We Shall Overcome


Reading the news this morning I discovered that Pete Seeger, the man who wrote “We shall overcome”  has died in his 90’s. I loved his stuff as a youngster, it spoke of possibilities, hinted that we could be better than we were but not in a polite mealy-mouthed way.

But the memory that came flooding back was of one day when I was at University. We had a reputation for political statements, and protests that had to remain on the campus property (or the police would arrest us) so we would stand silently, holding the placards along the edge of the University grounds that bordered a main road.

The day in my memory was one of the many. The government had again done something dreadful (trust me when I say that, the Nationalists were ruthless against opponents and really hated us white protestors as we were protesting against the policies of racial separation and domination by whites as they saw us as ‘selling out’ to those they regarded as inferior). So the placards were ready, and when we had a free period between lectures, instead of heading to the canteen for some coffee, we would trot over there, and take over from someone who had a lecture to attend.

That afternoon I was the assistant at a first year practical session (the masters student who was supposed to run them, just popped in now and then leaving me to run them all the time). It was a useful supplement to pocket money and there I think I discovered my love for helping others find out things and learn. That is something that has remained a joy all my life.

When I emerged from the classroom, papers for marking in my briefcase, I discovered the canteen in an uproar. The police had raided ON TO CAMPUS! Some students had been chased, hit and arrested.

I found my friends and we all sat chatting, realising one of us was missing. So a hardy soul went upstairs to the Students Union office to see if anyone had an idea of who had been taken. Our horror when one friend’s name was on the list was immense. We had heard stories of the police behaviour, backed up by pictures in the Daily Mail of those poor bodies of those who ‘fell’ from police headquarters.

We queued for the phone, and then phoned her mother. She was worried but somewhat peaceful with the news. My friend’s mother I should explain was a founder member of the “Black Sash” – a woman’s organisation protesting against the government’s apartheid policies and the cruelties and injustices it caused.

Nothing we could do. Her parents knew where she was, the students union lawyer was on the case. We needed to start travelling home. I was staying that night at another friend’s home, as we all had a project we were running at a girls home and we were visiting and ‘counselling’ ever y week.  I lived in Pretoria but attended university in Johannesburg, something that took 25 hours a week in travelling time, so once a week I would stay the night at a friend so I could go with the group to the project.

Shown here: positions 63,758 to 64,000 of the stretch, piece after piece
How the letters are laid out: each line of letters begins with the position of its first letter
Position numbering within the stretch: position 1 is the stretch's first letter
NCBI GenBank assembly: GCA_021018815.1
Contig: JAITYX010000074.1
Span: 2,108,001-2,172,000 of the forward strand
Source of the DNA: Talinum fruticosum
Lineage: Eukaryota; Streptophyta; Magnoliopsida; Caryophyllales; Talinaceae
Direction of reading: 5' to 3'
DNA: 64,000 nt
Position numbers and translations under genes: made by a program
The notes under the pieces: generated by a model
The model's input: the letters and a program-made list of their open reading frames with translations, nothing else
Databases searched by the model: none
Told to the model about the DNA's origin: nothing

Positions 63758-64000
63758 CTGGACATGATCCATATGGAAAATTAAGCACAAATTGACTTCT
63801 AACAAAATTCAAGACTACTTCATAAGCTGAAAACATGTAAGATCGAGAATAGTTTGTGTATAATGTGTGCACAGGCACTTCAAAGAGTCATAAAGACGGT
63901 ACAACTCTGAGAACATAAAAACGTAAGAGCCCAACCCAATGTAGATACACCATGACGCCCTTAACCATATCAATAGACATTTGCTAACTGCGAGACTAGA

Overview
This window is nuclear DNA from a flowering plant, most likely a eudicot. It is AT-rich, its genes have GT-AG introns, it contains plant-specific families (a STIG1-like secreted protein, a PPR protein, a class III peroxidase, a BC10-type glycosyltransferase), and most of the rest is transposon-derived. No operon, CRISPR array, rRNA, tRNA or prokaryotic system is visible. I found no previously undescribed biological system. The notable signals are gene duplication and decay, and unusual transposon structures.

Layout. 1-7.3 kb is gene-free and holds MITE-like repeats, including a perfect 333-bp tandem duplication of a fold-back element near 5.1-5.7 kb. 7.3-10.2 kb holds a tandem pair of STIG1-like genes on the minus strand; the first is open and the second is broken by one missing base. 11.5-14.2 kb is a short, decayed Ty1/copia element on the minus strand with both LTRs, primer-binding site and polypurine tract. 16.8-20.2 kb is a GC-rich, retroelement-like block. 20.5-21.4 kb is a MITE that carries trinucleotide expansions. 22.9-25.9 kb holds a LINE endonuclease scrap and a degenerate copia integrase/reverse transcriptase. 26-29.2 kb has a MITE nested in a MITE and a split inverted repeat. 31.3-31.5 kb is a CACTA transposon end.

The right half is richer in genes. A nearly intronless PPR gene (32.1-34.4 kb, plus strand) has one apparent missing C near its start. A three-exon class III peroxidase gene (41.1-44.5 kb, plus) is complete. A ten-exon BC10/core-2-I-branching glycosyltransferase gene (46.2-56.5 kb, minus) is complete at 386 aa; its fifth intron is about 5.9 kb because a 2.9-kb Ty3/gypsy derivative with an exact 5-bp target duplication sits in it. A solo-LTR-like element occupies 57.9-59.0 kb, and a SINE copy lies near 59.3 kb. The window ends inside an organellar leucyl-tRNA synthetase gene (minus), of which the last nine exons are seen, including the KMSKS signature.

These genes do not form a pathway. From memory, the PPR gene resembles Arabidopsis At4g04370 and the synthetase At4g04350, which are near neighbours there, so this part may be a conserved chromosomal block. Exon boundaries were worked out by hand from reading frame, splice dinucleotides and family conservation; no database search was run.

When we got to the home “Strathyre” we explained to the youngsters about the protest and arrest. They were so shocked we had a few of them in tears, dishing out hugs and reassurance. Then one of them came out carrying a guitar which she gave to me as she knew I could play a little. They demanded we sing “We shall Overcome”.

Such solidarity from children who had little, with those who; through dreadful government – had even less still warms my memories.

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14 thoughts on “We Shall Overcome

  1. It is sad that sight has been lost of how many of the ‘privileged’ were involved in one way or another in opposition to the system, and not just the relatively few activists whose names are recognised.

    1. I have so many friends, who stayed, who left, who were driven out, who went into ‘house arrest’ etc etc.
      Me I protested, joind the trade union council and in the early 70’s worked for an organisation with a completely multi-racial board, something unheard of elsewhere

      1. One thing is that even if there is little or no recognition for people like yourself, at least heads can be held high in knowing that one was a participant in the overturning of the system.
        I often wonder if I should have done more – but at least I did a number of positive things towards change and nothing to support the system’s preservation.

  2. From UK, whose last spell of unrest was World War II, we watched the events in South Africa fem afar. Getting to know you and the immediate crowd of SA bloggers has taught me a great deal. As, indeed,does this post. Many thanks, Sidey.

    1. And sometiomes I join in their craziness as well. I’m the crazy lady often enough.

      I am saddened when they get so involved in their own interests and care little for others who are battling, but then each to their own way.

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